5. How would any new mandatory labeling requirements particularly affect small businesses and new businesses entering the marketplace?

We know that this new requirement which TTB is proposing will significantly and particularly impact costs to small spirits producers. At a time when the companies in the distribution and retail tiers are consolidating rapidly, and access to customers is particularly difficult for small, independent distilleries, we believe it would be a serious mistake to create another mandate which disproportionately affects small businesses. The current TTB system of regulation treats the smallest of distilleries the same as the largest, yet the costs of compliance for those small distilleries are vastly disproportionate to larger, multinational and industrial manufacturers.

If the TTB feels that a mandate for this labeling in warranted, we strongly suggest that there be an exemption for small businesses as per 21 CFR 101.9(j)(1) and 101.9(j)(18), where FDA has created an exemption for small businesses in the nutritional label requirements for food.

If this were the case, FDA deems the nutrition labeling exemptions for low-volume products found in 21 CFR 101.9(j)(18) and 21 CFR 101.36(h)(2) apply if “the person claiming the exemption employs fewer than an average of 100 full-time equivalent employees and fewer than 100,000 units of that product are sold in the United States in a 12-month period. For these exemptions, a notice must be filed annually with FDA.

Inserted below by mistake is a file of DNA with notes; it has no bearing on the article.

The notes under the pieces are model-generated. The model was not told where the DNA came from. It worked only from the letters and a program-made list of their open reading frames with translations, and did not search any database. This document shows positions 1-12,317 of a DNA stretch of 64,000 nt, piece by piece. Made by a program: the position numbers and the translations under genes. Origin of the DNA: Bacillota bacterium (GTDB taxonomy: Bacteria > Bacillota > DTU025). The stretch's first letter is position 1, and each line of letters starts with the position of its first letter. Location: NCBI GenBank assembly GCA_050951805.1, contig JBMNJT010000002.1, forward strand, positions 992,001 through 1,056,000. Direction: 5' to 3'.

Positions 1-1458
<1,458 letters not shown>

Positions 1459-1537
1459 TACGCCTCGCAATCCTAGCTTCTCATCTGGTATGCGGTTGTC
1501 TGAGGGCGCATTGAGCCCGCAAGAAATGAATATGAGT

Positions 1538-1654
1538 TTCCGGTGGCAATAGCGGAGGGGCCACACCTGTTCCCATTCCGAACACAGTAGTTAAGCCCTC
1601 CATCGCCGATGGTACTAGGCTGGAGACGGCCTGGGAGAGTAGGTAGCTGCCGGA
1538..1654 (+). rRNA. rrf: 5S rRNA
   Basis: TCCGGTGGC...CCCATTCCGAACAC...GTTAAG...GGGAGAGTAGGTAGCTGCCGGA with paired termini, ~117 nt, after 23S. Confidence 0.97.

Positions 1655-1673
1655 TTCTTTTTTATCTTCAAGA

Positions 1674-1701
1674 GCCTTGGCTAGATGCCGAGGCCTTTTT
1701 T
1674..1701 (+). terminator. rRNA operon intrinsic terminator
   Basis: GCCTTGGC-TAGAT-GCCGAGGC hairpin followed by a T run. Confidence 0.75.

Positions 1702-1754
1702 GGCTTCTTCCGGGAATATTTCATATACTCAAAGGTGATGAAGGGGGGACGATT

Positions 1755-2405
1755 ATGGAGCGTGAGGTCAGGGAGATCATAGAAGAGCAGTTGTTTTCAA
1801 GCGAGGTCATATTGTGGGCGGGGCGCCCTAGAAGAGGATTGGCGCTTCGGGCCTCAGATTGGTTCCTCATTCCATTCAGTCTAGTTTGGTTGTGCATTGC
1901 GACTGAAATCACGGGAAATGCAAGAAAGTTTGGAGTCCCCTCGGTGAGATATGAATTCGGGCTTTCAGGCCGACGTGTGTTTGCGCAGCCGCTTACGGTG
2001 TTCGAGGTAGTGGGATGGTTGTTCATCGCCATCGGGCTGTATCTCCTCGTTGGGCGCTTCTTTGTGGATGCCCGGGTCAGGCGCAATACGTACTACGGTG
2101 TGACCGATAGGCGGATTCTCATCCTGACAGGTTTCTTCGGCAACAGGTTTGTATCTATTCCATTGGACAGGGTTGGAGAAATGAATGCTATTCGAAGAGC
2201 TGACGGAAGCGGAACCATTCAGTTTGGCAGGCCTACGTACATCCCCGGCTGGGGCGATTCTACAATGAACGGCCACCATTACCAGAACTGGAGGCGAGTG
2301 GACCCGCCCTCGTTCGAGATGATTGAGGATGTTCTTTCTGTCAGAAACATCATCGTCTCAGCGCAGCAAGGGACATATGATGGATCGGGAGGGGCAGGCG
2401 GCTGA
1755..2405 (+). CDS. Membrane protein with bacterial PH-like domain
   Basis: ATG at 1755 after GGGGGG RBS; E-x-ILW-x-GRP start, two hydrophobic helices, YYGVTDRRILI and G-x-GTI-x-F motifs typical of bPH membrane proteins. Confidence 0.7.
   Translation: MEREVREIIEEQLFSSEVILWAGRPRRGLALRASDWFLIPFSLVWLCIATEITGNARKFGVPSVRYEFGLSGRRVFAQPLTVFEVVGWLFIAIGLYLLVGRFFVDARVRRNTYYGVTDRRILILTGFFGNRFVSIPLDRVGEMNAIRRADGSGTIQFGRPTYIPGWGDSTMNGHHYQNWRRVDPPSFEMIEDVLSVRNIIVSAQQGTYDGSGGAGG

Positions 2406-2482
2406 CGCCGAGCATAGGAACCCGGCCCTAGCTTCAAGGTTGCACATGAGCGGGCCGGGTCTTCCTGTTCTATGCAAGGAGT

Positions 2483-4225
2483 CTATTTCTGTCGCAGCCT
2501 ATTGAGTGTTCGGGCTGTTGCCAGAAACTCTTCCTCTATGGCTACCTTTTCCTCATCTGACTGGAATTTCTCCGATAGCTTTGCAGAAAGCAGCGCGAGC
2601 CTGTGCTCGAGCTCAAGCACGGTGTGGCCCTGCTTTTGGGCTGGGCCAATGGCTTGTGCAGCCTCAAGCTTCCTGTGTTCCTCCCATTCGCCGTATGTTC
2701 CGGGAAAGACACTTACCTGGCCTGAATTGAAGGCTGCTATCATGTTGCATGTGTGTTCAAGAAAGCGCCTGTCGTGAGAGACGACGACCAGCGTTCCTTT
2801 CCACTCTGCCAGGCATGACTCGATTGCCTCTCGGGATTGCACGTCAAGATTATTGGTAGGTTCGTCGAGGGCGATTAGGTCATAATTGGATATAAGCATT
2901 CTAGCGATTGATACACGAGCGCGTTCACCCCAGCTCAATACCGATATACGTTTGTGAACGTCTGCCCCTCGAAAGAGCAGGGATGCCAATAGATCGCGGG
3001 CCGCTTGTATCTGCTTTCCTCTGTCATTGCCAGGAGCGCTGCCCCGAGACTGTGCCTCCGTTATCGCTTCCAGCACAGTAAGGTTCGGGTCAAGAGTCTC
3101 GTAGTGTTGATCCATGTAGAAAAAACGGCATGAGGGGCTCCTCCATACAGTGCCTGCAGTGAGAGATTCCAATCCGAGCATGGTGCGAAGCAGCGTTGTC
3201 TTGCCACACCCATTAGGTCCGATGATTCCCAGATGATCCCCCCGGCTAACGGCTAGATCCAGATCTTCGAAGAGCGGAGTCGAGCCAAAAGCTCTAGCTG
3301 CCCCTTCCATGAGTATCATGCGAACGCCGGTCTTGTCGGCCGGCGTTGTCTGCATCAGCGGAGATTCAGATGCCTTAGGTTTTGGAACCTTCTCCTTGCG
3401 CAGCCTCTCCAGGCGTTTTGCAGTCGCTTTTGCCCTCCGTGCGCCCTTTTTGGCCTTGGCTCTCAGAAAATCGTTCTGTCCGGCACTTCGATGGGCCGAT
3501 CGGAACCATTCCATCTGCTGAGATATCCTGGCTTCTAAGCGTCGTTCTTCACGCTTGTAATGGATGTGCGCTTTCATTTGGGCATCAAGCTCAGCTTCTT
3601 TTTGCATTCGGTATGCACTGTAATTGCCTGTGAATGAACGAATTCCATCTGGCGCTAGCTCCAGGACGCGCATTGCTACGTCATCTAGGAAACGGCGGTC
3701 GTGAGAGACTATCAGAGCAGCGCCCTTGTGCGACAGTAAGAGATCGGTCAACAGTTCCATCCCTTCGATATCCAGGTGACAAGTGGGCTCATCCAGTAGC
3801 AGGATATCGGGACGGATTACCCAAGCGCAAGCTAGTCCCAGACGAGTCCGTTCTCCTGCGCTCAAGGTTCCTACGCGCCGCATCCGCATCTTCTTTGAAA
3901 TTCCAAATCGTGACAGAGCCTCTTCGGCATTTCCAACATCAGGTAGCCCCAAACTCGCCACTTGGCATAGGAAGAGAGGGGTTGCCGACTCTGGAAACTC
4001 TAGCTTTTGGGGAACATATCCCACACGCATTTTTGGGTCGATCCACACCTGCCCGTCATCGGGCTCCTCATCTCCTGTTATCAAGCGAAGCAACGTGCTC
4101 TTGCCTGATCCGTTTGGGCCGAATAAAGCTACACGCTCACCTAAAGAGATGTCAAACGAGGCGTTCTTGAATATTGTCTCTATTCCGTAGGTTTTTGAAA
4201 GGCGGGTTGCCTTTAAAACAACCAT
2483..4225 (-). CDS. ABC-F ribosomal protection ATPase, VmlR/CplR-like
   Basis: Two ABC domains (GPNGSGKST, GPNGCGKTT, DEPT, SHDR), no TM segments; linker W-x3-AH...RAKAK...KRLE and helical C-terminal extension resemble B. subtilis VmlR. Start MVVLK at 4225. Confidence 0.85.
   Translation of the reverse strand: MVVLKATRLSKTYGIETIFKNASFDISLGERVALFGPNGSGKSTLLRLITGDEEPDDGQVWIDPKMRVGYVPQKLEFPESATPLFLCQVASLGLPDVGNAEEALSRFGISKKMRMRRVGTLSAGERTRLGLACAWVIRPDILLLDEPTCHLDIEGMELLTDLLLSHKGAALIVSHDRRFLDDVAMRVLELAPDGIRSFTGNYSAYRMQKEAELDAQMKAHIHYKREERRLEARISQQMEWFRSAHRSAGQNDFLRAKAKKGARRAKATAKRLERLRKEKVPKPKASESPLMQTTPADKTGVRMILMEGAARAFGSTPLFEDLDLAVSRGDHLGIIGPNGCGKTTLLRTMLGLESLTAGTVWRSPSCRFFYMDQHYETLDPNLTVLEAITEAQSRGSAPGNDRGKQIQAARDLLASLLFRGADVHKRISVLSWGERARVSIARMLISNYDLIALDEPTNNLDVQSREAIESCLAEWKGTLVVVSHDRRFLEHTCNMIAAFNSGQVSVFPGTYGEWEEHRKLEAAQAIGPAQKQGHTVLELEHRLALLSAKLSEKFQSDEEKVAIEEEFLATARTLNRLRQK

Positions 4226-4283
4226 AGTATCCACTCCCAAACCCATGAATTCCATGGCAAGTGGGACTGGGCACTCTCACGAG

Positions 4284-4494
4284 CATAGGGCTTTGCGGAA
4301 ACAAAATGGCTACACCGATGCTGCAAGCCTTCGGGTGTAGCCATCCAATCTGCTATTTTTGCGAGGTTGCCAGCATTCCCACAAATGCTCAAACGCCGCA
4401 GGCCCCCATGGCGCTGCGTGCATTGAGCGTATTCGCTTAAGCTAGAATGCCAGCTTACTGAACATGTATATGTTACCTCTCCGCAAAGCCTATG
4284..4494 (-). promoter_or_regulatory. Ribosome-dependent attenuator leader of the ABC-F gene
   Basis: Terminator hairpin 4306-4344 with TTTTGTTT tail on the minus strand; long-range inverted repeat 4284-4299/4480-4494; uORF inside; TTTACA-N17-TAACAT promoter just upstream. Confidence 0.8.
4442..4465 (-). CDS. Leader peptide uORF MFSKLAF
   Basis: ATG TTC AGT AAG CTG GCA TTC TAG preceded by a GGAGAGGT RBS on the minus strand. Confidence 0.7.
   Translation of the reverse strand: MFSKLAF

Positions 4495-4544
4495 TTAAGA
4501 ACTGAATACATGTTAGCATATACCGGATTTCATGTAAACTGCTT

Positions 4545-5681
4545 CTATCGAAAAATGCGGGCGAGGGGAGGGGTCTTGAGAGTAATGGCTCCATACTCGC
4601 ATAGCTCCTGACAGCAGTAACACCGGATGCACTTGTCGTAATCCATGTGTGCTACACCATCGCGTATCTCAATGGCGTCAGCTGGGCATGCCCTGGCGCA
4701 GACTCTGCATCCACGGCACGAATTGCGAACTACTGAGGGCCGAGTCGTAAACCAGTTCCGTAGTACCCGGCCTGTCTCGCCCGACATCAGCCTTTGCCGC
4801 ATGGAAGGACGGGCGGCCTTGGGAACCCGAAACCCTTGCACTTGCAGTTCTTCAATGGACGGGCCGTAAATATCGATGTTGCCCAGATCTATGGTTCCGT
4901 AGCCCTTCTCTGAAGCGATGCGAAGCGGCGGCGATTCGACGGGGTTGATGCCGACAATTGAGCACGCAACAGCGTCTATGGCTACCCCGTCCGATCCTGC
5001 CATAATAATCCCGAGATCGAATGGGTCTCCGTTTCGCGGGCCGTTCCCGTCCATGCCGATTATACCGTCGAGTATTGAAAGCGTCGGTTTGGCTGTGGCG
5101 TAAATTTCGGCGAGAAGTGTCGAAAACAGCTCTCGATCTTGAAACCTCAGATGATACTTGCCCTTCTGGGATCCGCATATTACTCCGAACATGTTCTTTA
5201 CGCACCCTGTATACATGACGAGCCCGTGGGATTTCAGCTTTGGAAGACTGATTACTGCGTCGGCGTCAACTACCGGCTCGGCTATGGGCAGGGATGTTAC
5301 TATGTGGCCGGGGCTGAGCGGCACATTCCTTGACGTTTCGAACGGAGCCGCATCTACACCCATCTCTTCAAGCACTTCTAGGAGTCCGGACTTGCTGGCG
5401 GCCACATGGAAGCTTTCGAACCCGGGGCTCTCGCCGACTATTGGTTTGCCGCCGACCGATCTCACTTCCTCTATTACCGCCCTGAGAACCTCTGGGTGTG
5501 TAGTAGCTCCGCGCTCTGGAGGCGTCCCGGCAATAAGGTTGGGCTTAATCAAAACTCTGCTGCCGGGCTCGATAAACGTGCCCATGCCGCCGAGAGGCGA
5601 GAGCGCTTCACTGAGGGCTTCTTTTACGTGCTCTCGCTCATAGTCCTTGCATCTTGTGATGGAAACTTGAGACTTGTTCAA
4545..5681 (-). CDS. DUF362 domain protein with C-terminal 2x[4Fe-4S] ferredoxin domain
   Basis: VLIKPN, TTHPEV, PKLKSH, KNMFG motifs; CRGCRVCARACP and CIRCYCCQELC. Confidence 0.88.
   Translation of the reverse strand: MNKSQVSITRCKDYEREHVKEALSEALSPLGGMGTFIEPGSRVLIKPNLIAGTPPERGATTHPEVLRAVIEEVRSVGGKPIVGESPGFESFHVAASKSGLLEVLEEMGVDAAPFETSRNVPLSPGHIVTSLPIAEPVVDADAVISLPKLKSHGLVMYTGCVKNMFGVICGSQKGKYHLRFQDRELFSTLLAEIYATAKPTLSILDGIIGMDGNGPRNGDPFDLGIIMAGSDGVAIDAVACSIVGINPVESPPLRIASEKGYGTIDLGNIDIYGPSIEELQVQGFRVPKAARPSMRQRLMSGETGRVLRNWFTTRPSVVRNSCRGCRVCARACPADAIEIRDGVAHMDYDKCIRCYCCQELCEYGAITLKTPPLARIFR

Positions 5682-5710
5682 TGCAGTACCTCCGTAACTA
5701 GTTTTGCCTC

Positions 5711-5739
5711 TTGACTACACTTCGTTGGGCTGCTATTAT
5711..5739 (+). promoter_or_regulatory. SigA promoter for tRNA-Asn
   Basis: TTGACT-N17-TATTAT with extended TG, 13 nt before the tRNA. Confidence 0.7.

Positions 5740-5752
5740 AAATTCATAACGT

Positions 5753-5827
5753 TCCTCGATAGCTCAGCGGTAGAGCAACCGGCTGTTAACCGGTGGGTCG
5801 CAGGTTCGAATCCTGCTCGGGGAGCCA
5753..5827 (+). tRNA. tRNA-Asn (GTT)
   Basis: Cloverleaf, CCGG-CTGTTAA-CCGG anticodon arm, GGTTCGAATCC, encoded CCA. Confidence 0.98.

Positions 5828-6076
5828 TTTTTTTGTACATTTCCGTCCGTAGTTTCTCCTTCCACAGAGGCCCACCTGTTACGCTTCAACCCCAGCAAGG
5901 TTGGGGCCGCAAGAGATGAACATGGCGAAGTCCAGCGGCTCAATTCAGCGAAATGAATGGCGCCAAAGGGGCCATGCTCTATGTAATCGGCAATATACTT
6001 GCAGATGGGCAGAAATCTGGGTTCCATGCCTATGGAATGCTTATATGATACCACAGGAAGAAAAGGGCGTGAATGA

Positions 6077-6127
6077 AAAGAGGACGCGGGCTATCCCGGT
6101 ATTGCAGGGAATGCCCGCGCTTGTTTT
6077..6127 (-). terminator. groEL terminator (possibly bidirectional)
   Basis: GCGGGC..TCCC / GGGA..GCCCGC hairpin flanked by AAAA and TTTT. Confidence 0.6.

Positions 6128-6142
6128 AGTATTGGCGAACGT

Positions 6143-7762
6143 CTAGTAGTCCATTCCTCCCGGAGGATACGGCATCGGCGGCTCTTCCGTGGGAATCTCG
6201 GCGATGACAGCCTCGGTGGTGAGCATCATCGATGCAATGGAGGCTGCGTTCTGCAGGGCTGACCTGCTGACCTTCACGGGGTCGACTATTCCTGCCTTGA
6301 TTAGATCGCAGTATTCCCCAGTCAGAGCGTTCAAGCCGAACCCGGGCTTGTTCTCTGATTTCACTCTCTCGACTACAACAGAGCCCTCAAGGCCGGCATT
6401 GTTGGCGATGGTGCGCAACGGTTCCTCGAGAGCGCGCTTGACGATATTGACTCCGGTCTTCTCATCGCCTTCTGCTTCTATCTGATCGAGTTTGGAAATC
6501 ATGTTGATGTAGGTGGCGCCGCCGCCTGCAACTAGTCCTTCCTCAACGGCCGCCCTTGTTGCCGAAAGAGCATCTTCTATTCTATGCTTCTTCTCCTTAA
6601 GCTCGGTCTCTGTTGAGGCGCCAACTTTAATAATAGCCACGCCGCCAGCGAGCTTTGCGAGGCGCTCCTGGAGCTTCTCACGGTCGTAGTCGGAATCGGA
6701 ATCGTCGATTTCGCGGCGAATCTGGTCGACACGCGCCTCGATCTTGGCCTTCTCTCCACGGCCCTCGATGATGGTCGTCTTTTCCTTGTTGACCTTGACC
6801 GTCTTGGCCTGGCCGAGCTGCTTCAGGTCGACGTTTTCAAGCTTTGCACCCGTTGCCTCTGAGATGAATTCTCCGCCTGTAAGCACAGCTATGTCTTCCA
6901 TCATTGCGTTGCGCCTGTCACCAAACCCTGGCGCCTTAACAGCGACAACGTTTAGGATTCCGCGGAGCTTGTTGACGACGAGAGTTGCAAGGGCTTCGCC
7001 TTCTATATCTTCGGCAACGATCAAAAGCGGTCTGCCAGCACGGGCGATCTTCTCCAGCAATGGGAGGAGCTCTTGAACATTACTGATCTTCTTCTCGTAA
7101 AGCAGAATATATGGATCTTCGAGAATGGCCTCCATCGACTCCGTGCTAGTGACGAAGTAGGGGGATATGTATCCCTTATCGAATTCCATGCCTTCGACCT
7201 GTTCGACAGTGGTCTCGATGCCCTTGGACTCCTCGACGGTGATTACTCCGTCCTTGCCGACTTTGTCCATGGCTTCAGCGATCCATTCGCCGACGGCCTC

If a person is not an importer, and has fewer than 10 full-time equivalent employees, that person does not have to file a notice for any food product with annual sales of fewer than 10,000 total units.” 

We would support nutritional labeling requirements which included such an exemption. Unlike food producers, a large proportion of most small beverage producers’ employees work in tasting rooms as opposed to production operations. We therefore advocate specifying full-time equivalent production employees to be consistent with the size of small food businesses.

We appreciate TTB’s attention to this issue and its commitment to listening to the perspectives of small businesses who will be impacted disproportionally by the decisions made. Our small business members are directly responsive to their customers, and a supermajority of our survey responses indicate that keeping consumers informed can be accomplished on a voluntary basis through exemptions for small business, even if mandates are required for large manufacturers.


Margie A. S. Lehrman, CEO

©2024 American Craft Spirits Association; All Rights Reserved. Member Owned, Industry Driven.

Privacy Preference Center


Used by our Wordpress install to store your authentication details, indicate when you're logged in, and who you are, for most interface use, and used to customize your view of admin interface, and possibly also the main site interface.

wordpress_[hash], wordpress_logged_in_[hash], wp-settings-{time}-[UID]



Registers a unique ID that is used to generate statistical data on how the visitor uses the website. Used by Google Analytics to throttle request rate.

_ga [x3], _gid [x3], _gat


Log in with your credentials

Forgot your details?